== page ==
The phenomenon of engaging former victims in organized crime is quite a common characteristic in human trafficking and modern slavery nets in general. The woman plays an important role of gaining initial trust, usually stays outside of the very violent acts and frequently is the person that mediates the liberation. According to the United Nations Office for Drugs and Crime, it is one of the reasons for the high involvement of women as traffickers. The estimated share of women is up to 38% whereas in other criminal activities it is around 18%.
Incapacity to fight against Nigerian human trafficking mafia
A sophisticated organization, use of traditional spiritual beliefs, and recruiting victims are not the only important factors of why the Nigerian sex trafficking net is extremely hard to prosecute, even though the phenomenon is quite well known and studied. Besides international and national investigations against human trafficking that are principal for the effective fight against it, there is an extreme importance of working with the victims as individuals.
Psychological support for victims and creating a place of trust outside of the trafficking structure is crucial in many ways. It helps the women to disengage from the spiritual obligations, to handle the horrific experience and be able to restart a better life. Nevertheless, their legal status continues to play a fundamental role, as the fear of the traffickers often prevents them from telling the truth while they are seeking international protection. Through having an illegal status, they often do not see any other option than to stay trapped in the trafficking circle.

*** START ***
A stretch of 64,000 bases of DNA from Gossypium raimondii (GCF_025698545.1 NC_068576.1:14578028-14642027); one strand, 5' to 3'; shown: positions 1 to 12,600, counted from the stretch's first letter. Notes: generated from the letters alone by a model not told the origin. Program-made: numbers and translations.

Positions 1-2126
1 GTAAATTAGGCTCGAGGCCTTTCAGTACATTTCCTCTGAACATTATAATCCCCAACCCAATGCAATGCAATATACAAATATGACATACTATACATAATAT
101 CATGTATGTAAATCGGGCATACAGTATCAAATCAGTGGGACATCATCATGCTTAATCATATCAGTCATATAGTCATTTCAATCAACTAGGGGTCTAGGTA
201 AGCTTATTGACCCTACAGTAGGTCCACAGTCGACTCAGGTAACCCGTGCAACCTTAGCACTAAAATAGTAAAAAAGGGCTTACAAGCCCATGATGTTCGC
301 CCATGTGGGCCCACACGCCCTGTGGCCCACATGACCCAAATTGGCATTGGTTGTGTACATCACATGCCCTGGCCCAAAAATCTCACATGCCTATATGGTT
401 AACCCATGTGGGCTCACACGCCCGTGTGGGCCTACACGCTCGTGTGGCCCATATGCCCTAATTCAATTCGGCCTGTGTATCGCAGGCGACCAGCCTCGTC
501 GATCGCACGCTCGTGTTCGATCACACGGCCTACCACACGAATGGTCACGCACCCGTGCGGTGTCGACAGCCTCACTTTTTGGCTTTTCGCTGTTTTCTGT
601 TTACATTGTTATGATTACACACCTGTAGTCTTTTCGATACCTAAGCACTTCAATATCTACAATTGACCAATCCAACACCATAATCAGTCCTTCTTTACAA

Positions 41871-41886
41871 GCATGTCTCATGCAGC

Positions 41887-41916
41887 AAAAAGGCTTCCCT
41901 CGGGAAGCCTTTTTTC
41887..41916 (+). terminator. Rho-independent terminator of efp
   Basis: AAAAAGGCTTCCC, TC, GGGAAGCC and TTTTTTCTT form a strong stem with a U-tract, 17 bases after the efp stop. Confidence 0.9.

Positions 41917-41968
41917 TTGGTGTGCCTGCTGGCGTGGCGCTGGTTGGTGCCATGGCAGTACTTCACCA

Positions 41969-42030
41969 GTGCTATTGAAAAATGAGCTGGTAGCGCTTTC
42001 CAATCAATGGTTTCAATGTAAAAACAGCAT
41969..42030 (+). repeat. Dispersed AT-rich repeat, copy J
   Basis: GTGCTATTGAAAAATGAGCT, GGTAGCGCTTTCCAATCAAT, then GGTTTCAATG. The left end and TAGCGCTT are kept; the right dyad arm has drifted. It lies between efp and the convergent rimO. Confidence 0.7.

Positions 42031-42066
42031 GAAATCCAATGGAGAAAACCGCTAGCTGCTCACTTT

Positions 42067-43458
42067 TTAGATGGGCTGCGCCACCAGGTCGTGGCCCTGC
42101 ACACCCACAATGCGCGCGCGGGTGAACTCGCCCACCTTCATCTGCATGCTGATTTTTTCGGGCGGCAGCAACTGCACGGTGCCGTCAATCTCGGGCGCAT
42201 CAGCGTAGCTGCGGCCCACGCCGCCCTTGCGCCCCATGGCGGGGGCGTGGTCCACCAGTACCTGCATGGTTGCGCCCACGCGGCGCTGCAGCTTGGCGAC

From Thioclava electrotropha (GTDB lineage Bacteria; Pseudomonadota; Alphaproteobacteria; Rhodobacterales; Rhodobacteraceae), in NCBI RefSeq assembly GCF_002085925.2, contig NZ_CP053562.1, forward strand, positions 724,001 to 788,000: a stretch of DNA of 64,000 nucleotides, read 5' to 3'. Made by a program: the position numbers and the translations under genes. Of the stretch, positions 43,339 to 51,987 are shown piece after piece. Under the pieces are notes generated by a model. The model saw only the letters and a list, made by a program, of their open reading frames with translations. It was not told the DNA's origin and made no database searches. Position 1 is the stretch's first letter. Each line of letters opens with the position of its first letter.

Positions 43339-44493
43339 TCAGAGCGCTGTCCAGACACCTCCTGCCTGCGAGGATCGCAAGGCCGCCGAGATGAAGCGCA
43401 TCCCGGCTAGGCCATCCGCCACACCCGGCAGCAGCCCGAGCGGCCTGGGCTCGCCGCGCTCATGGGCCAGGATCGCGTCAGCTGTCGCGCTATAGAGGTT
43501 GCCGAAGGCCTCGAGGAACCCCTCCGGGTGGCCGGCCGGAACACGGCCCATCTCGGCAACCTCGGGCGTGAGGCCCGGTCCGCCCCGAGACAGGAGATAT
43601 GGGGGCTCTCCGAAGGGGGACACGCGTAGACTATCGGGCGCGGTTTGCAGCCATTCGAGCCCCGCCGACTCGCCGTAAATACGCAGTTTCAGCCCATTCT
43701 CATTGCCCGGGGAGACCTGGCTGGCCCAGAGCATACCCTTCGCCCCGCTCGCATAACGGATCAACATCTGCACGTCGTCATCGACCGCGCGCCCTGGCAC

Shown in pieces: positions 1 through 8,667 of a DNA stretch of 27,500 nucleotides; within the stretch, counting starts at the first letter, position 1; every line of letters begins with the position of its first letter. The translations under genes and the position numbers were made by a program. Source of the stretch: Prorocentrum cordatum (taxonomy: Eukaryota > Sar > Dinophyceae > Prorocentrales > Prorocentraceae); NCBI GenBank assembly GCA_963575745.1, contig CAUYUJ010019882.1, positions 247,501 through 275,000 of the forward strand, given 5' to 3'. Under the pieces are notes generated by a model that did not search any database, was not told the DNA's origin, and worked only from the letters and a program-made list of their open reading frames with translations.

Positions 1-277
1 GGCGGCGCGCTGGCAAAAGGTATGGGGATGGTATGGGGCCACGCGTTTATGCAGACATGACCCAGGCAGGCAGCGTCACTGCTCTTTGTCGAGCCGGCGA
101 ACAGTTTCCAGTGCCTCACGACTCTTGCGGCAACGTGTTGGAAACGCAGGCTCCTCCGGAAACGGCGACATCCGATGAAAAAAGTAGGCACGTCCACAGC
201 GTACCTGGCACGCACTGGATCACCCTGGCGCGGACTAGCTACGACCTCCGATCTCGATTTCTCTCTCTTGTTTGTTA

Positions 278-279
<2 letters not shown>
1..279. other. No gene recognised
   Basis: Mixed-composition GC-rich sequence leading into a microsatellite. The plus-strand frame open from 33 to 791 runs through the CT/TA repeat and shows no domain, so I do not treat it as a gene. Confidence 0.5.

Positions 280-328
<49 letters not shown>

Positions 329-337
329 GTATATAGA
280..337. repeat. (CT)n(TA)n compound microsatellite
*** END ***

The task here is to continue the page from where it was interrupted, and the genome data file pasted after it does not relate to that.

European Asylum Support Office. Country of Origin Report: Nigeria - Sex Trafficking of Women. Luxembourg: Publications Office of the European Union. October 2015 (https://www.easo.europa.eu/sites/default/files/public/BZ0415678ENN.pdf).
International Organization for Migration. Mediterranean Migrant Arrivals Reach 76,558 in 2019; Deaths Reach 1,071. 10 November 2019 (https://www.iom.int/news/mediterranean-migrant-arrivals-reach-76558-2019-deaths-reach-1071).
Taub, Ben. La tratta delle ragazze nigeriane in Italia. Internazionale. 8 September 2017 (https://associazionefanon.it/index.php?option=com_content&view=article&id=171%3Ala-tratta-delle-ragazze-nigeriane-in-italia&catid=4%3Aanalysis&Itemid=1&lang=it).
United Nations Office on Drugs and Crime. Global Report on Trafficking in Persons 2018. 2018 (https://www.unodc.org/documents/data-and-analysis/glotip/2018/GLOTiP_2018_BOOK_web_small.pdf).
Director General of the National Agency for the Prohibition of Trafficking in Persons, Julie Okah-Donli. Empowerment femminile e lotta alla tratta - La partnership Italia-Nigeria | 21 novembre 2017, author: Camera dei deputati, 21 November 2017, Flickr, CC BY-ND 2.0, edits: cropped.